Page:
State and Local Revenue Increase. Based on the division of revenues between the state and local agencies required by the measure, we estimate the measure would increase state General Fund revenues by about $4 billion annually. (This represents a 5 percent increase in General Fund revenues.) In addition, local governments would receive about $450 million annually in new revenues. Under current property tax allocation laws approximately 60 percent of these funds would be allocated to cities, counties, and special districts while the remaining 40 percent would be distributed to K-12 and community college districts. The measure phases in the higher assessments over three years, so the increase in state and local revenues would be lower in 2014‑15 and 2015‑16 before the measure is fully implemented in 2016‑17.

Indirect Effects on Revenues. Owners of nonresidential real property would face increased costs due to the higher property taxes imposed by the measure, which could reduce their after-tax incomes. The reduction in after-tax incomes could result in state and local revenue reductions to the extent it reduces business activity, due to such factors as less investment, fewer business expansions, and reduced operations. Some businesses would avoid absorbing these costs by “passing them along” to consumers through higher product prices or to employees by cutting back on hours or wages compared to what they otherwise would be. These actions too, however, could reduce overall economic activity and thus state revenues. Conversely, the effects of state spending increases as a result of the measure (discussed below) would have positive indirect effects on state revenues. The net indirect effect of these factors on revenues is unknown.

Offsetting Fiscal Impacts

Local Property Tax Losses. The measure requires the State Controller to reimburse local governments for lost revenues due to the partial exemption for business personal property and the increased homeowner’s tax exemption. Upon full implementation, we estimate these General Fund costs at about $1 billion annually. (Because the measure requires the state to reimburse local governments for these losses, the fiscal effect of the exemptions is reflected as a state expenditure rather than as lower revenues.)

Some General Fund Revenue Losses. We estimate the measure—when fully implemented—would result in a General Fund revenue loss of up to a few hundred million dollars annually due to the higher renter’s tax credit and the loss of PIT and CT revenues caused by individuals and businesses deducting the higher business property tax payments from their state tax liabilities. Personal and corporate income tax losses could vary over time because the value of deductions depends on the interaction between commercial real estate market values and business-related income.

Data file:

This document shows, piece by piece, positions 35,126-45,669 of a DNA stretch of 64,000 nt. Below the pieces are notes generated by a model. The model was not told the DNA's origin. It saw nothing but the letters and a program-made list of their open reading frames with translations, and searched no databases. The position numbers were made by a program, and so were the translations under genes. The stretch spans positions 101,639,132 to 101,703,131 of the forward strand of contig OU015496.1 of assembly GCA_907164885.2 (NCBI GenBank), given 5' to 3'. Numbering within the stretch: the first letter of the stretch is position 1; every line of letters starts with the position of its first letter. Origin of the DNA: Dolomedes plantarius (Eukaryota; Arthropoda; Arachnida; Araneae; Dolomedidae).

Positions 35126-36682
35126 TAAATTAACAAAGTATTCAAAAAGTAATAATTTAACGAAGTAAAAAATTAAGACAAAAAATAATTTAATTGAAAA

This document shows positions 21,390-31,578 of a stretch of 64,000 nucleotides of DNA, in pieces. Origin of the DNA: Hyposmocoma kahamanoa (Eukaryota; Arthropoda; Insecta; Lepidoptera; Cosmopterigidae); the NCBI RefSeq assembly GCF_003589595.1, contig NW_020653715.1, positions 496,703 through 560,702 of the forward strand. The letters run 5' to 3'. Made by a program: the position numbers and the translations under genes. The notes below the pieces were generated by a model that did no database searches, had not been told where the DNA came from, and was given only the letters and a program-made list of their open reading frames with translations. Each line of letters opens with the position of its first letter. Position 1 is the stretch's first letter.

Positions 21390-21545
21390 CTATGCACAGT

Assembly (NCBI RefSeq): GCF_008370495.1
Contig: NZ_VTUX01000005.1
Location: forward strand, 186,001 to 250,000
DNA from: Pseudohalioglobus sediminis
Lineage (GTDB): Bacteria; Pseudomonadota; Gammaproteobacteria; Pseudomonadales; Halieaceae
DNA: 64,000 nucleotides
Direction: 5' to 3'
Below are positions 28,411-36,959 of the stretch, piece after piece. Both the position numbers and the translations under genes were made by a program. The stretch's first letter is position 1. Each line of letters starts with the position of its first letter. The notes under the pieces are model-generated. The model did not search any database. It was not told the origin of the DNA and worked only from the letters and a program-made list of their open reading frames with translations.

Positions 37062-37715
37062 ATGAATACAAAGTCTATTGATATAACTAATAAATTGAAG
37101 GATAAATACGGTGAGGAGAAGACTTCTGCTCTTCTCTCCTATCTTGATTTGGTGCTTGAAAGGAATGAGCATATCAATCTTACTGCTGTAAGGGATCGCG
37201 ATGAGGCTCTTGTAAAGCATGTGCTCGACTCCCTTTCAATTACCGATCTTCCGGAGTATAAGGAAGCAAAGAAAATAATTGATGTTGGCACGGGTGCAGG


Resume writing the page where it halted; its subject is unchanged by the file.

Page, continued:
Increased Spending for K-14 Education. The additional General Fund revenues generated by the new assessment policy would result in a larger Proposition 98 funding requirement. We estimate that, under most circumstances, the new revenues would increase the Proposition 98 funding requirement by about $2 billion annually when the measure is fully implemented in 2016‑17.

A significant portion of the additional local government property tax revenues under the measure would go to local education agencies. In most circumstances, these revenues would offset the state’s General Fund obligations to K-12 schools and community colleges under Proposition 98 by up to a few hundred million dollars annually.

Increased State Administrative Costs. The state would incur additional costs associated with reimbursing counties for lost revenues, allocating funds to cities and counties, and implementing other provisions of the measure. We estimate these responsibilities would result in minor costs.

Net Effect on State Budget

As described above, upon full implementation of this measure, the state would receive about $4 billion of new General Fund revenues per year. General Fund costs to reimburse local governments for property tax loses would total about $1 billion per year, and higher annual minimum funding requirements to schools and community colleges under Proposition 98 would total about $2 billion. Other financial effects would tend to offset each other. The remaining $1 billion could be spent by the Legislature for any other priorities. These General Fund estimates could vary substantially over time depending on commercial real estate market conditions and Proposition 98 trends, among other factors.

Summary of Fiscal Effects

Upon full implementation, the measure would have the following major fiscal effects: